Hatch-Waxman: “If It Ain’t Broke Don’t Fix It”

Statement By 60 Plus Association President Jim Martin

“The 60 Plus Association, representing over a half-million seniors, strongly opposes S. 812, sponsored by Senators Charles Schumer (D-NY) and John McCain (R-AZ). S. 812 seeks to make changes to the existing Hatch-Waxman Act of 1984, which created a thriving generic drug market. There now exists a well balanced market for generic as well as brand drugs, therefore this legislation is not needed and in fact is bad medicine for seniors. It reminds me of the old saying, ‘if it ain’t broke, don’t fix it.’

Trying to lower prescription drug prices is admirable but I fear that this is going overboard, and while it might result in lower prices in the near term, in the long term it will hurt the discovery and mass production of future miracle drugs that we seniors are so dependent on.

Generic brands of drugs benefit from the millions of dollars of research spent by pharmaceutical companies. Patents help to secure that some of this cost can be recovered and also provides safety for patients as well. The pharmaceutical companies and the generic companies should be working hand in hand to help seniors but the road to accomplish this desired result is not more and more litigation, or more legislation such as S. 812.

If “low costs” alone wins out, we will see a retrenchment by the pharmaceutical companies in funding for research, and eventually this will reduce the availability of drugs for the generic companies, and for seniors especially.

Either litigation or legislation may temporarily bring down the cost of some drugs but either will have a chilling effect on the market place as lights will be going out in research laboratories throughout the country thus depriving senior citizens of drugs which are life-saving as well as those improving the quality of their lives.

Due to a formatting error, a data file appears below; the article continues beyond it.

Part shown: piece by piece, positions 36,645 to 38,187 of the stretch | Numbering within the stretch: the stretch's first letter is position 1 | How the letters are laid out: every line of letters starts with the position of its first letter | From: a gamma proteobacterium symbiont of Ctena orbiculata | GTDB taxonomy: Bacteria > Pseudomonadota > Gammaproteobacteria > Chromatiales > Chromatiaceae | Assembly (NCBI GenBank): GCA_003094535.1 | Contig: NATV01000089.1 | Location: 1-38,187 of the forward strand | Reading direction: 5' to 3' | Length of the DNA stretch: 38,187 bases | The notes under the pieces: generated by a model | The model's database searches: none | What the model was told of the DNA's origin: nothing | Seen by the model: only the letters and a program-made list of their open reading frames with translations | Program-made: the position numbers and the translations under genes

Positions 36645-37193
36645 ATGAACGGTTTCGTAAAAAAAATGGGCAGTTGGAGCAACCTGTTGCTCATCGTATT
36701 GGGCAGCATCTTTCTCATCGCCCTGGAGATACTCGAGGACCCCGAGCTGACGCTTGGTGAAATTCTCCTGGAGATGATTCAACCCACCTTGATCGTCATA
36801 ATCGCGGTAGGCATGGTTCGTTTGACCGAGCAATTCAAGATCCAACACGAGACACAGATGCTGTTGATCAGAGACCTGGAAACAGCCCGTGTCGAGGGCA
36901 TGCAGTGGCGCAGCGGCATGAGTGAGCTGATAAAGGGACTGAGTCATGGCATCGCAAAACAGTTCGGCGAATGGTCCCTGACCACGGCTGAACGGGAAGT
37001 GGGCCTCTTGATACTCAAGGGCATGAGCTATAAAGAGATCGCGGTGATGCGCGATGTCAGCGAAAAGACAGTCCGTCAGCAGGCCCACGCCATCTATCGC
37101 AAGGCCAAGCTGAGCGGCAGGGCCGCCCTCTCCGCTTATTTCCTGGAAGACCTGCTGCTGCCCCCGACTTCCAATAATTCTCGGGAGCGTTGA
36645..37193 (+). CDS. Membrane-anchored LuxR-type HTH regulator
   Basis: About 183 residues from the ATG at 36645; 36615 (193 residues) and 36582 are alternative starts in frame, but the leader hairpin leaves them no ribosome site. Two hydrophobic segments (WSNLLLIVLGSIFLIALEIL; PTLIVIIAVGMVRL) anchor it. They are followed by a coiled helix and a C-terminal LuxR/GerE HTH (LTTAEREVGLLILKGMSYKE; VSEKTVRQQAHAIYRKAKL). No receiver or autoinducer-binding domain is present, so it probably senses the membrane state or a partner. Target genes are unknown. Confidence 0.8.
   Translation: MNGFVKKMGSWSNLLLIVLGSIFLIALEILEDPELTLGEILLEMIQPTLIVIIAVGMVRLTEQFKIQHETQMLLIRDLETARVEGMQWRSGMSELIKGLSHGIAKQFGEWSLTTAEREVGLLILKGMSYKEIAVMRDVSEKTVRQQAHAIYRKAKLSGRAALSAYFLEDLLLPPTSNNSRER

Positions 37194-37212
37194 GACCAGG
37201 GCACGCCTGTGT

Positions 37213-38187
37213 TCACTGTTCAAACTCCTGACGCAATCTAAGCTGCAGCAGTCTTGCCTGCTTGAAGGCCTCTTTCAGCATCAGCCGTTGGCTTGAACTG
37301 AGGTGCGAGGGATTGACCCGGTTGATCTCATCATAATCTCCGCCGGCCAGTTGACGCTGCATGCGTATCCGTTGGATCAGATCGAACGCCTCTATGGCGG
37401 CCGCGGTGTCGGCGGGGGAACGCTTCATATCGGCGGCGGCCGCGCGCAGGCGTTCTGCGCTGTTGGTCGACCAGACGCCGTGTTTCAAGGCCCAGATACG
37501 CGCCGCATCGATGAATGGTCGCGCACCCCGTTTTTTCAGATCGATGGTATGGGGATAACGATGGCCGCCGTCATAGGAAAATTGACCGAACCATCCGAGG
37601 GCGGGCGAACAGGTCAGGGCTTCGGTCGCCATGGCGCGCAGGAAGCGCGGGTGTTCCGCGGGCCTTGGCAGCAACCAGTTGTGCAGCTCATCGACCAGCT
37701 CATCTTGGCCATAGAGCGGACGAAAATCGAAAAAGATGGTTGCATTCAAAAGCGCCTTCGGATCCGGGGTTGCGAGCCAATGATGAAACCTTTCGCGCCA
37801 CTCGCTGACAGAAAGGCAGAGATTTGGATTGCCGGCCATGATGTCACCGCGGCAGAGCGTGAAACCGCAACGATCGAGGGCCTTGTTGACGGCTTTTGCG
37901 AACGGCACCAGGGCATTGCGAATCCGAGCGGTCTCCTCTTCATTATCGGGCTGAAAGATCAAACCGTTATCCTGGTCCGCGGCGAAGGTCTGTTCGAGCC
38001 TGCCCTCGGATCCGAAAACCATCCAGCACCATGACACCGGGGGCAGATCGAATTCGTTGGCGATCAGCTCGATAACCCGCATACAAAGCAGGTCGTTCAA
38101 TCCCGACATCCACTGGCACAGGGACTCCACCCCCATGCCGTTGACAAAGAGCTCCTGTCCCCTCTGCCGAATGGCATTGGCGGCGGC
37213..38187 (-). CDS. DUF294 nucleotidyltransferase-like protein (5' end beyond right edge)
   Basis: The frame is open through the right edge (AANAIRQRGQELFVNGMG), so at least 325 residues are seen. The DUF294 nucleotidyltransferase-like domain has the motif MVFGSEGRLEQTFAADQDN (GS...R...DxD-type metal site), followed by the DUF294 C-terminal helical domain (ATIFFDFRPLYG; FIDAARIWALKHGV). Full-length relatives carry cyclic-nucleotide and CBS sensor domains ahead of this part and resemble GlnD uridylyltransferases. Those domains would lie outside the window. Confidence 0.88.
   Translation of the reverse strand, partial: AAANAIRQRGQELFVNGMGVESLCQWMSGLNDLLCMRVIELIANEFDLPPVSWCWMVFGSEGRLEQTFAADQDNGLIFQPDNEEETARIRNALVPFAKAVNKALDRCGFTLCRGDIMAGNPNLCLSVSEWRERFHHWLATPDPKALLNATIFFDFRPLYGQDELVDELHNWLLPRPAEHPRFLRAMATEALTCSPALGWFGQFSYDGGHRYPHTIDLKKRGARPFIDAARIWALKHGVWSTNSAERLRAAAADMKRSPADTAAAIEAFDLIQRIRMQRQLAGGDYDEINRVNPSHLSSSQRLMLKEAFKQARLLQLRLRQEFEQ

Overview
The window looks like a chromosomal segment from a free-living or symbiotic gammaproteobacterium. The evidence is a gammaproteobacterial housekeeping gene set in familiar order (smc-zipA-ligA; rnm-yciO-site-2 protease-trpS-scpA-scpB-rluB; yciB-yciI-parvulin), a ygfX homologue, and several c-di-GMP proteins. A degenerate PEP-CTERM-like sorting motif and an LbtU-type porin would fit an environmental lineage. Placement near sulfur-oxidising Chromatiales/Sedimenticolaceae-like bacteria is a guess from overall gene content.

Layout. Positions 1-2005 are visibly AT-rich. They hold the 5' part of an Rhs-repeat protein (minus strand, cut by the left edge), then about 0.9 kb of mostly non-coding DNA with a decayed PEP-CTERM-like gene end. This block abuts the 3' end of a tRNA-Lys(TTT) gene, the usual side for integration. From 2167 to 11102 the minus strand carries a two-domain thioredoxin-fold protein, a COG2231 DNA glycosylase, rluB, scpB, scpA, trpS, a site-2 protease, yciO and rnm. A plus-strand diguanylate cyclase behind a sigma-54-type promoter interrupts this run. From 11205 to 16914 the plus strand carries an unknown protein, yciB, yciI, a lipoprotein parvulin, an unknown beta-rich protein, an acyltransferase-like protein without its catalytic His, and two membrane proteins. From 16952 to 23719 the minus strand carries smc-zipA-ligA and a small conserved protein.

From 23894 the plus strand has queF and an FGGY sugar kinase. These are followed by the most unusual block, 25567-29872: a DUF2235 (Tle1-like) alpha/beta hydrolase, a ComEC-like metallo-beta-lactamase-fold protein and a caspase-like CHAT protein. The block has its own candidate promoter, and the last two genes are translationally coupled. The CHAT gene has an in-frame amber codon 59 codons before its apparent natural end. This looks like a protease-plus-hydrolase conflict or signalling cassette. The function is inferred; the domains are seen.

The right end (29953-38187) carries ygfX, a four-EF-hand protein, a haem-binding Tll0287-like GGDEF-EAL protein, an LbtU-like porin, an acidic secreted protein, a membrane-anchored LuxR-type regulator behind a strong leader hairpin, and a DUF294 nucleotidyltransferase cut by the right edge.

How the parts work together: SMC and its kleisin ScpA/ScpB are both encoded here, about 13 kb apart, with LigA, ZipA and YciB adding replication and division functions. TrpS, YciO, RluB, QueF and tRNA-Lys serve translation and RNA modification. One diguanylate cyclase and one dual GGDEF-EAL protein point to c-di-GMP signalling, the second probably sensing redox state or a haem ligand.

Here are some facts about Hatch-Waxman and why it should not be changed: 1. Hatch-Waxman has created a thriving generic drug industry. Over 8000 generic applications have been filed since the passage of Hatch-Waxman and the market share for generics has increased from 19% in 1983 to almost 50% today. That means consumers now have far greater access to generic medicines than ever before.

2. Hatch-Waxman has made generic drugs available to the public much more quickly than would otherwise be possible. It created a unique exception to patent law, allowing generic manufacturers to begin making products for approval BEFORE the expiration of the original patent, resulting in making generic drugs available to the consumer much more quickly that would otherwise be possible.

3. Hatch-Waxman has worked so well that legal remedies have been needed in only a tiny fraction of cases. Despite reports to the contrary, the vast majority (94%) of generic applications filed under Hatch-Waxman have raised no patent issues. Of those that did raise issues, most were resolved out of court. There have, in fact, been fewer than 60 court decisions rendered on disputed patents issued since 1984 despite the fact that thousands of generic drugs have entered the market place. This means that consumers are not having to pay for or wait for costly and lengthy legal proceedings in order to have access to life-saving medicines.

4. Hatch-Waxman has not negatively impacted the research and development of new medicines. Of critical importance to every consumer, but particularly older Americans, are new medicines that provide treatment or even cures for chronic illnesses and life threatening conditions. Pharmaceutical research has grown from just under $4 billion in 1984 to $30 billion last year and hundreds of new drugs (miracle medicines) have entered the marketplace.

5. Hatch-Waxman protects consumer access to generic drugs. Within the next few years, more than $70 billion in brand name medicines are going to be available in generic form as long as Hatch-Waxman is there to open the door. Consumers want and need this competitive marketplace.

Hatch-Waxman has worked extremely well over its nearly 17 year history, allowing generic drugs to gain half the market share. Don’t throw the baby out with the bathwater.

Schumer- McCain is bad medicine for seniors and should be rejected.